Ken Pogran (email@example.com)
Thu, 28 Jan 88 19:05:07 EST
One of your questions has an easy answer; the answer to the other
is a lot more complex.
X.25 was chosen to replace 1822 for new IMP connections because
it is an international standard that has broad support among host
vendors. It's DoD policy to adopt commercial standards whenever
possible. This says nothing one way or the other, of course,
about the relative technical merits of X.25 and 1822 as access
protocols to a wide-area packet network.
Why was it deemed necessary for an End-to-End protocol in the
network? Well, first: the network has ALWAYS had an end-to-end
protocol. It's not something that's been made a big deal of.
The new end-to-end protocol introduced in PSN 7 is the first
change in this protocol since the relatively early days of the
The purpose of the end-to-end (EE) protocol is, primarily, to
manage the INTERNAL resources of the network in response to the
demand for services from the network's hosts. It's called an
end-to-end protocol because it operates between the source PSN
(the PSN to which the host originating a given message is
attached) and the destination PSN (the PSN to which the host
which is the destination of the message is attached). The EE
functionality of the PSNs of the network is in addition to the
"store-and-forward" functionality that occurs from one PSN to the
The "IMP-to-IMP" protocol accomplishes reliable transmission from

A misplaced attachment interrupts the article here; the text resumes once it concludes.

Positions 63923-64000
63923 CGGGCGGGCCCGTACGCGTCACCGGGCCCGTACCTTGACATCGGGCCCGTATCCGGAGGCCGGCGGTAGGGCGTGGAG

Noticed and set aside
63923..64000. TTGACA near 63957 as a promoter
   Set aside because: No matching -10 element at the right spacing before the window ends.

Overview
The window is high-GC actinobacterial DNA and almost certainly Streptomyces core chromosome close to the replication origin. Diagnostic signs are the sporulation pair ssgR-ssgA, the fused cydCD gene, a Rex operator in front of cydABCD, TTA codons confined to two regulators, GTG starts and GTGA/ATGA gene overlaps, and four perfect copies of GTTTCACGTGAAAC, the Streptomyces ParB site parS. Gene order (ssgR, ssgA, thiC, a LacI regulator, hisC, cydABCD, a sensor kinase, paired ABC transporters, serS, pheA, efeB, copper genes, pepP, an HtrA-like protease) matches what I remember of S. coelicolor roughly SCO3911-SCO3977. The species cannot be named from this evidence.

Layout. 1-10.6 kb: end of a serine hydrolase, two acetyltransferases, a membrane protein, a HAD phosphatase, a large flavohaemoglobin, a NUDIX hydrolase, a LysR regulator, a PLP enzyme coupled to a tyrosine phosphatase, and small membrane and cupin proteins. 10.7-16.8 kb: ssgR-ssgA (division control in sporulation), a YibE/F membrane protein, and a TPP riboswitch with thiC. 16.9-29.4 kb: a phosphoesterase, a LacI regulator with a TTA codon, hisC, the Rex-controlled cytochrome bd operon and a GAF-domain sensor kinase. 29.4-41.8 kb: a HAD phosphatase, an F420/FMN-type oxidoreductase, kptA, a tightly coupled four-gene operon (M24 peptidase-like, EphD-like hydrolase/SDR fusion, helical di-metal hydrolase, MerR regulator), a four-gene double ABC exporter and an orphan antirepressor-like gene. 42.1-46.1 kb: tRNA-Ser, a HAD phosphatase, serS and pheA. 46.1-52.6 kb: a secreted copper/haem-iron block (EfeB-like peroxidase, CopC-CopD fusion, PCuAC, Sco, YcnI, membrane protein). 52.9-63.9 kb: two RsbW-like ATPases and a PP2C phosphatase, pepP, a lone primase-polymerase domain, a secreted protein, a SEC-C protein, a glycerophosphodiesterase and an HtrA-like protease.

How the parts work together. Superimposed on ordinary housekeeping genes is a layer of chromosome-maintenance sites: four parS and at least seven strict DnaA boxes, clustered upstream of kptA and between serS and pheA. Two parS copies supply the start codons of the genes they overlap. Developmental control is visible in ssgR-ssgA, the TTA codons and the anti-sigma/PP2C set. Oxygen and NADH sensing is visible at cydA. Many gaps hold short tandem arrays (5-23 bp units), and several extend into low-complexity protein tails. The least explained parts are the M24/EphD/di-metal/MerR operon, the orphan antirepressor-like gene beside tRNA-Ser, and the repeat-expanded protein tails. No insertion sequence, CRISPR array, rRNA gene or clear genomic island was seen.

one PSN to the next; the EE protocol manages resource utilization
for a flow of data "across" the network from source to
destination PSN. It also provides the mechanism by which a PSN
is able to enform a source host about what happened to his
message -- whether it was delivered to the destination (host gets
a RFNM, in 1822 parlance), or not (host gets a Destination Dead,
or Transmission Incomplete, in the event something in the network
failed while the message was in transit).
EE ACKs are on a per-host-message basis, which in an IP world
translates into per-IP-packet. (Under the "new EE" of PSN 7, EE
ACKS can be aggregated when being sent across the net for
efficiency, but are sorted out at the source PSN for proper
presentation -- via individual RFNMS in 1822, for example -- to
the source host.
In the ARPANET, messages from hosts can be up to (approx) 8K bits
long and are fragmented by the PSN into packets of (approx) 1K
The EE protocol is employed for all host traffic in the network;
after all, it's used to manage the resources of the network
itself. Which answers the question of why the EE protocol was
deemed necessary in a network that already has PSN-to-PSN
Hope this helped.
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